What needs to be revised?

Feedback helps writers to improve their writing. Before asking someone else to read it, however, writers need to go through their text carefully themselves. Here we provide checklists for

Reading your own text

Although it may be difficult to spot mistakes in one's own texts, the following advice might be helpful:

Read the text aloud

Reading your text aloud, you will be in a better position to identify problems such as inaccurate sentence structure and inaccurate use of punctuation. It is also easier to get a grip on the flow of the text when it is read aloud. Missing transitional devices will become apparent, for instance, as will repetitive use of certain words and phrases.

Another option is to ask someone else to read your text out to you; that will also help you become aware of aspects of your text that you may not have seen while reading it yourself.

If there is time, wait a few days

If you can leave your text for a few days before revising and proofreading it, you might find it easier to spot mistakes and incongruences. 

Look at the text from different perspectives

Do not read your text only from beginning to end, but make sure to check that the structure is coherent, that your argument is logical and that your conclusions are based on your analysis.

Use your experience

Look at previous essays and texts on which you have received feedback. What kinds of problems have been identified by teachers and peer reviewers? Check your new text for these problem areas.

Reading someone else's text: Peer reviewing

Peer reviewing and other collaborative types of editing

Many writers submit their text to peers for feedback of different kinds. For instance, in courses students work in peer groups, and papers and chapters by PhD students are scrutinised in departmental research seminars. Although writers might feel intimidated by the idea of submitting their texts to other people, texts usually improve as a result of being questioned and commented on.

The task of the peer reviewer is to help the writer sharpen his or her argument and improve his or her texts. By reviewing other writers’ texts, peer reviewers also train their own analytical abilities. Encountering different ways of structuring a paper, of presenting facts and arguments, etc., gives the peer reviewer an increased understanding of the possible ways of composing an essay.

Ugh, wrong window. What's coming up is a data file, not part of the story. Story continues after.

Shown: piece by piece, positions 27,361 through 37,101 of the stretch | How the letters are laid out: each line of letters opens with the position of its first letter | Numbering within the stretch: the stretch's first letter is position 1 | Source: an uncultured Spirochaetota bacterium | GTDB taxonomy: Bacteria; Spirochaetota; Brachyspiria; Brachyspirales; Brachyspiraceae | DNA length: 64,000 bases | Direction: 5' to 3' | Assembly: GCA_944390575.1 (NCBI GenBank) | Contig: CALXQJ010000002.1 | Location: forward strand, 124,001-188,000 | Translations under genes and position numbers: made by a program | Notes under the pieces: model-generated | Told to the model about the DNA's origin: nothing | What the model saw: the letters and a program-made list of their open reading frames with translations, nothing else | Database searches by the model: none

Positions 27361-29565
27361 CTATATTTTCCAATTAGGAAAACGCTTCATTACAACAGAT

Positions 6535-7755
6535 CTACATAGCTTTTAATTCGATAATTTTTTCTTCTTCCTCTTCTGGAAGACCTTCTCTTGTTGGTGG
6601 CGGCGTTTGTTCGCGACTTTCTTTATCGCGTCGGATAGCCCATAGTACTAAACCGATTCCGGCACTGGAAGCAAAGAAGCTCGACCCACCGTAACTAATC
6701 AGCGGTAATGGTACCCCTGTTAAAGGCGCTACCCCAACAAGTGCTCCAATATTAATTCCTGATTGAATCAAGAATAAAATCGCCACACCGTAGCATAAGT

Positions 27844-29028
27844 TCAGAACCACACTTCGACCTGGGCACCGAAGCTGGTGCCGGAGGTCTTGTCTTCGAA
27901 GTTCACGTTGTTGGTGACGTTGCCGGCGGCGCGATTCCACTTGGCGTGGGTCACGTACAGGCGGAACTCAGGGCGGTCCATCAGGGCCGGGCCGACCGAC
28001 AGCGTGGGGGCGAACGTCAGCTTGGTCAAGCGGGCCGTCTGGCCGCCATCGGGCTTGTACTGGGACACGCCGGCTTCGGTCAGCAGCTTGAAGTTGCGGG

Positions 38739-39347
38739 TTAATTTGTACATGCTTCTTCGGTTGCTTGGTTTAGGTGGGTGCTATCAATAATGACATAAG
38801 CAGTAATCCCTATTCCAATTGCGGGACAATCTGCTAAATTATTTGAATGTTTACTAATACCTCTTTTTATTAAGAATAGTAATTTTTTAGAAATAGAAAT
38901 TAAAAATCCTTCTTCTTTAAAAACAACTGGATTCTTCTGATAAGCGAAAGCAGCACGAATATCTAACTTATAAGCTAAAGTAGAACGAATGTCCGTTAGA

An example of peer-review guidelines is provided below. These guidelines can also be used by writers themselves as guidelines for revision, of course.

Sample instructions for peer reviewers (click to expand/contract)

The following sample guidelines can serve as a starting point for peer group discussions of texts. Depending on discipline and text type, there may of course be other aspects that are relevant.


Is there a clear focus in the text? If not, what is lacking? Mark passages you think need to be clarified.

    • Is the overall structure of the text good? If not, what changes would you suggest?
    • Are the paragraphs well structured (are there topic sentences, for instance)? If paragraph structure is a recurring problem in the text, comment on one or two paragraphs in detail to help the writer revise his or her text.
    • Sentence level: Are there any sentences that are difficult to follow?
    • Paragraph level: Are there any paragraphs that are difficult to understand and do paragraphs follow in a logical order?
    • Is the argument clearly stated?  
    • Does the writer need to provide more information or develop his/her argument in some direction? If you find the argument weak or lacking in some other respect, make sure to mark this in the text (for instance by posing questions to the writer, for instance 'why?', 'can you give examples?' or 'could you clarify this?')
    Referencing skills
    • Does the writer follow the required reference style?
    • Are the sources used relevant for the topic and have they been used in a correct way?
    Word choice
    • How would you rate the vocabulary used – are any words overused or 'flat' (in the sense that they do not add anything to the argument)? If the writer is prone to repetitiveness, mark words that recur frequently.
    Grammar, etc.
    • Have you detected any spelling mistakes or grammatical mistakes?
    • What about punctuation?
    • Any run-on sentences or sentence fragments?
    Summing up: Strengths and weaknesses
    • What are the strengths of the text you have read?
    • What does the writer need to work on – what parts of his or her writing need to be improved?

    Instructional video from the free online MOOC "Writing in English at University" which was developed at Lund University in 2016.